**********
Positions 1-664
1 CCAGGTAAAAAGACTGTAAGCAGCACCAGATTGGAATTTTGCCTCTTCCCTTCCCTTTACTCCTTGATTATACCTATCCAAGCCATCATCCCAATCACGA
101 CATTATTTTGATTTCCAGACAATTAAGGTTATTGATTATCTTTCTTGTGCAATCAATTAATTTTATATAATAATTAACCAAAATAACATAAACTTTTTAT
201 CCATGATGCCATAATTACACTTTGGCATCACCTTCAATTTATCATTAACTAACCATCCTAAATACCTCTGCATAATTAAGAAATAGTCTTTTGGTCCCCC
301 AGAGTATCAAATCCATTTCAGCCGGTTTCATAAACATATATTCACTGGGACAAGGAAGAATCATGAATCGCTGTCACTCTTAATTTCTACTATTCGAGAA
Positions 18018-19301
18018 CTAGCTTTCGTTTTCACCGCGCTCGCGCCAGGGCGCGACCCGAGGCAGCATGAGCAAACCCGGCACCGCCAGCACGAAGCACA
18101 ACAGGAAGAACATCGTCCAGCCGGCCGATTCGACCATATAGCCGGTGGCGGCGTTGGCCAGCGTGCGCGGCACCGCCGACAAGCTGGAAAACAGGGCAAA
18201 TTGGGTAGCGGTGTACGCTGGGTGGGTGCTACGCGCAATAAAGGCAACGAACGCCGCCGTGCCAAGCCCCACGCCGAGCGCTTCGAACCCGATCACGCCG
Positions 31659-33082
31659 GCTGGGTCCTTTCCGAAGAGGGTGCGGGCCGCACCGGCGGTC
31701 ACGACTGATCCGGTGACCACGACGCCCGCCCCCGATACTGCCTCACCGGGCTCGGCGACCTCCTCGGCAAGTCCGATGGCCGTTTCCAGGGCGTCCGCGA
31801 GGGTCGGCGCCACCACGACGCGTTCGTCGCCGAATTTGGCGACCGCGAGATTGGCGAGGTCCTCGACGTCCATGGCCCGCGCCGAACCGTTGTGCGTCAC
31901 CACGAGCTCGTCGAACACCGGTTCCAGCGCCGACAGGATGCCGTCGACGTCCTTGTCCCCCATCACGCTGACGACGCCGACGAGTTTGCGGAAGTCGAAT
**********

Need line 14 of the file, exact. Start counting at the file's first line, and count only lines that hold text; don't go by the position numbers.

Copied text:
31901 CACGAGCTCGTCGAACACCGGTTCCAGCGCCGACAGGATGCCGTCGACGTCCTTGTCCCCCATCACGCTGACGACGCCGACGAGTTTGCGGAAGTCGAAT